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Contemporary Notables of the name Edmisten (post 1700)


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Contemporary Notables of the name Edmisten (post 1700)



  • Rufus L. Edmisten, American Democrat politician, North Carolina State Attorney General, 1975-85; Candidate for Governor of North Carolina, 1984; Secretary of State of North Carolina, 1988-96
  • Rufus L. Edmisten (b. 1941), American lawyer and politician, former North Carolina Secretary of State and Attorney General

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Motto


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Motto



The motto was originally a war cry or slogan. Mottoes first began to be shown with arms in the 14th and 15th centuries, but were not in general use until the 17th century. Thus the oldest coats of arms generally do not include a motto. Mottoes seldom form part of the grant of arms: Under most heraldic authorities, a motto is an optional component of the coat of arms, and can be added to or changed at will; many families have chosen not to display a motto.

Motto: Virtus auget honorem
Motto Translation: Virtue increases honour.


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Edmisten Family Crest Products


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Edmisten Family Crest Products




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See Also


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See Also




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Citations


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Citations



  1. ^ Black, George F., The Surnames of Scotland Their Origin, Meaning and History. New York: New York Public Library, 1946. Print. (ISBN 0-87104-172-3)

Other References

  1. Passenger Lists of Vessels Arriving at Galveston Texas 1896-1951. National Archives Washington DC. Print.
  2. Filby, P. William and Mary K Meyer. Passenger and Immigration Lists Index in Four Volumes. Detroit: Gale Research, 1985. Print. (ISBN 0-8103-1795-8).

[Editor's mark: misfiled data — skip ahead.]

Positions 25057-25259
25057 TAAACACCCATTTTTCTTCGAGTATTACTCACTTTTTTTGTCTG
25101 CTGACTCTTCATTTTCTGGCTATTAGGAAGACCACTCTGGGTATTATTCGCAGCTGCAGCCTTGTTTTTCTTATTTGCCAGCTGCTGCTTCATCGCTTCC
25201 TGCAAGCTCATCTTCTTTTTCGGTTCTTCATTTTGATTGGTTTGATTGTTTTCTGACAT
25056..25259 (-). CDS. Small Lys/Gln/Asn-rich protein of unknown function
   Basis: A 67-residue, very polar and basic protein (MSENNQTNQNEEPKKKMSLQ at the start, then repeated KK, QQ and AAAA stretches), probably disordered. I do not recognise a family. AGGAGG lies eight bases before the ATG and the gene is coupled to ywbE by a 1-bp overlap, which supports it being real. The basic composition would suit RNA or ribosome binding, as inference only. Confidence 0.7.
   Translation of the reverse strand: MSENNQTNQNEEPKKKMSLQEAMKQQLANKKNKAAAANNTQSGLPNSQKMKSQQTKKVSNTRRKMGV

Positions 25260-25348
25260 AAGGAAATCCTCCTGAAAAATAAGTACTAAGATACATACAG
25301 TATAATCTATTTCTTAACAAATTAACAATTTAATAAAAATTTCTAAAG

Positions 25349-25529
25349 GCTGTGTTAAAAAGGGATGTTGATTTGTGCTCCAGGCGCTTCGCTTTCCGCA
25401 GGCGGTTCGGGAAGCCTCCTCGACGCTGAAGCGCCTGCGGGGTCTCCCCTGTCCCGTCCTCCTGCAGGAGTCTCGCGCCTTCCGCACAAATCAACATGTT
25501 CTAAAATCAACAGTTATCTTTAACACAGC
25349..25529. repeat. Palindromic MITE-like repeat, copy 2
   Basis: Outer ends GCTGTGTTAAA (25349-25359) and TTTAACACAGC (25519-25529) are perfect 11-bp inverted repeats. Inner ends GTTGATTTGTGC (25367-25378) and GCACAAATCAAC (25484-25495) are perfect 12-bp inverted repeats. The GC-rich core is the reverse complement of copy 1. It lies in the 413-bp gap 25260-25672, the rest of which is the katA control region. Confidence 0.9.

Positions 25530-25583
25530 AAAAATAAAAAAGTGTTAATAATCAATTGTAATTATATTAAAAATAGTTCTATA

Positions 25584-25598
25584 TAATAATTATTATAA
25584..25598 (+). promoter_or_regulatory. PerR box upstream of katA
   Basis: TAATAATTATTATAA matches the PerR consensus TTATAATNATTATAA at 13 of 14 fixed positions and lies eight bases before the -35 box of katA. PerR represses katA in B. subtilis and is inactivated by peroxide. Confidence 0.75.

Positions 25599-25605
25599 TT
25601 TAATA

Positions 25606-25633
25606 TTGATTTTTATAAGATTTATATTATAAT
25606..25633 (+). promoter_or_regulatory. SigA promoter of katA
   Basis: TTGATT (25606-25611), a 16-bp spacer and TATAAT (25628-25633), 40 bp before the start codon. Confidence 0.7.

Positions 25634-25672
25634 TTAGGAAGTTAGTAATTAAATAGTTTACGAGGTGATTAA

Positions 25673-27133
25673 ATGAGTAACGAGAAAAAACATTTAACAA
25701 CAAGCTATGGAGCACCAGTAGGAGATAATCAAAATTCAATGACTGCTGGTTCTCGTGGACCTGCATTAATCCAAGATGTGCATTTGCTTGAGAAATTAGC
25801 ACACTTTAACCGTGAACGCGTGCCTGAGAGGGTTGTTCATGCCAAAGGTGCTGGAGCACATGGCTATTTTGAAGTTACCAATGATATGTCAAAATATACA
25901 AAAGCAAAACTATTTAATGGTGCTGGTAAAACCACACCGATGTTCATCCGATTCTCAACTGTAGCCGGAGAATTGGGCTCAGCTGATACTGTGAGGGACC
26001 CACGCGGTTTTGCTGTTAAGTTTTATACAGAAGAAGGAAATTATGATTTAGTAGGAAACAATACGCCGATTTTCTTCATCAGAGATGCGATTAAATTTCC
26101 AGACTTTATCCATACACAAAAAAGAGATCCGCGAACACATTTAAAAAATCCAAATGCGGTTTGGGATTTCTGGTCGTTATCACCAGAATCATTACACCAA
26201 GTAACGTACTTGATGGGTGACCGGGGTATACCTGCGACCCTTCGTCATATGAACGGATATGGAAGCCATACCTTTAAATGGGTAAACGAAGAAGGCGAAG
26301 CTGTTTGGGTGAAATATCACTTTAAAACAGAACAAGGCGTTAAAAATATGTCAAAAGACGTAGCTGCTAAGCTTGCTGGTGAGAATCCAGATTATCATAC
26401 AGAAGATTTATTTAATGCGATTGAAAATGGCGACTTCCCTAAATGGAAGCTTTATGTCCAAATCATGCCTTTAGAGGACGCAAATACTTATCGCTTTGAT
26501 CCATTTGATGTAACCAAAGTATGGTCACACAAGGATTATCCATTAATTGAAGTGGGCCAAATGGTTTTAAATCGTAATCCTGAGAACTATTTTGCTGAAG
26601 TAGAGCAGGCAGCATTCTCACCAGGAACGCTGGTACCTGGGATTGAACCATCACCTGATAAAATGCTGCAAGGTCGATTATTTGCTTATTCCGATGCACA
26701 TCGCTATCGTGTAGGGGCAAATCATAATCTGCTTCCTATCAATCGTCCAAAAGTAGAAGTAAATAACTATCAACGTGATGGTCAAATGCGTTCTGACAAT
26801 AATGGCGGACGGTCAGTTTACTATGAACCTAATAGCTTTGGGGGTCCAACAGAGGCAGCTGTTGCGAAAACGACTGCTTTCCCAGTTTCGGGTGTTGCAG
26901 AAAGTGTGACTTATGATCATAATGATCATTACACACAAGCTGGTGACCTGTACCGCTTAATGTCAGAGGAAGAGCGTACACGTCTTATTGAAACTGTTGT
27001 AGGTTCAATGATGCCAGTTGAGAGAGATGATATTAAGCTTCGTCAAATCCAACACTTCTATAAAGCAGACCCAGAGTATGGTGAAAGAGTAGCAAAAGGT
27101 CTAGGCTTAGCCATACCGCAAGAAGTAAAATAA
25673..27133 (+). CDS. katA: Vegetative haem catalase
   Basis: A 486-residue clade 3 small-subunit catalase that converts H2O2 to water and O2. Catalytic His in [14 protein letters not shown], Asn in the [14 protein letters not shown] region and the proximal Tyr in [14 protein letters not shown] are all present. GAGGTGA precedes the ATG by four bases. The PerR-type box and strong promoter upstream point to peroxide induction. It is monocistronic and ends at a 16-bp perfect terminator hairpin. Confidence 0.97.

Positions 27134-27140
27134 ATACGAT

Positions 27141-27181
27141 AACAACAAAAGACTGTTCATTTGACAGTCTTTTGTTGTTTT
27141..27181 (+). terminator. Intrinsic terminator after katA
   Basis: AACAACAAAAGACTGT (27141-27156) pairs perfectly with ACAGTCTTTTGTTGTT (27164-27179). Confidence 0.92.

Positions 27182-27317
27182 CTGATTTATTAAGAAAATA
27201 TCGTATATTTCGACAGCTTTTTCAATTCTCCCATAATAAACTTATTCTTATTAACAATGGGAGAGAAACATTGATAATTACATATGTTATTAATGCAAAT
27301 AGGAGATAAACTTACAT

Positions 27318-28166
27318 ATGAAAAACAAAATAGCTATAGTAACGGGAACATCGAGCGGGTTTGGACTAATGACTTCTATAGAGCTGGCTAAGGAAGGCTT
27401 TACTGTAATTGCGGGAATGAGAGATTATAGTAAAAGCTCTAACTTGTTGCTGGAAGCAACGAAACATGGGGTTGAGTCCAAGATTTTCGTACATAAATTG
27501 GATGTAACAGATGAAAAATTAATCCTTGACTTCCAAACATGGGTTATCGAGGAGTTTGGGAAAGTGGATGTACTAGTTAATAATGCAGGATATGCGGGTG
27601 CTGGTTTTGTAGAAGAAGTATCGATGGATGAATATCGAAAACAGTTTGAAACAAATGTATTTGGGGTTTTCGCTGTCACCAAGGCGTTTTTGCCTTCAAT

3. Bain, Robert. The Clans and Tartans of Scotland. Glasgow & London: Collins, 1968. Print. (ISBN 000411117-6).
  4. Moody David. Scottish Family History. Baltimore: Genealogical Publishing, 1994. Print. (ISBN 0806312688).
  5. Donaldson, Gordon and Robert S. Morpeth. Who's Who In Scotish History. Wales: Welsh Academic Press, 1996. Print. (ISBN 186057-0054).
  6. Bell, Robert. The Book of Ulster Surnames. Belfast: Blackstaff, 1988. Print. (ISBN 10-0856404160).
  7. Matthews, John. Matthews' American Armoury and Blue Book. London: John Matthews, 1911. Print.
  8. Le Patourel, John. The Norman Empire. New York: Oxford University Press, 1976. Print. (ISBN 0-19-822525-3).
  9. The Norman People and Their Existing Descendants in the British Dominions and the United States Of America. Baltimore: Genealogical Publishing, 1975. Print. (ISBN 0-8063-0636-X).
  10. Magnusson, Magnus. Chambers Biographical Dictionary 5th edition. Edinburgh: W & R Chambers, 1990. Print.
  11. ...

The Edmisten Family Crest was acquired from the Houseofnames.com archives. The Edmisten Family Crest was drawn according to heraldic standards based on published blazons. We generally include the oldest published family crest once associated with each surname.

This page was last modified on 19 October 2015 at 11:22.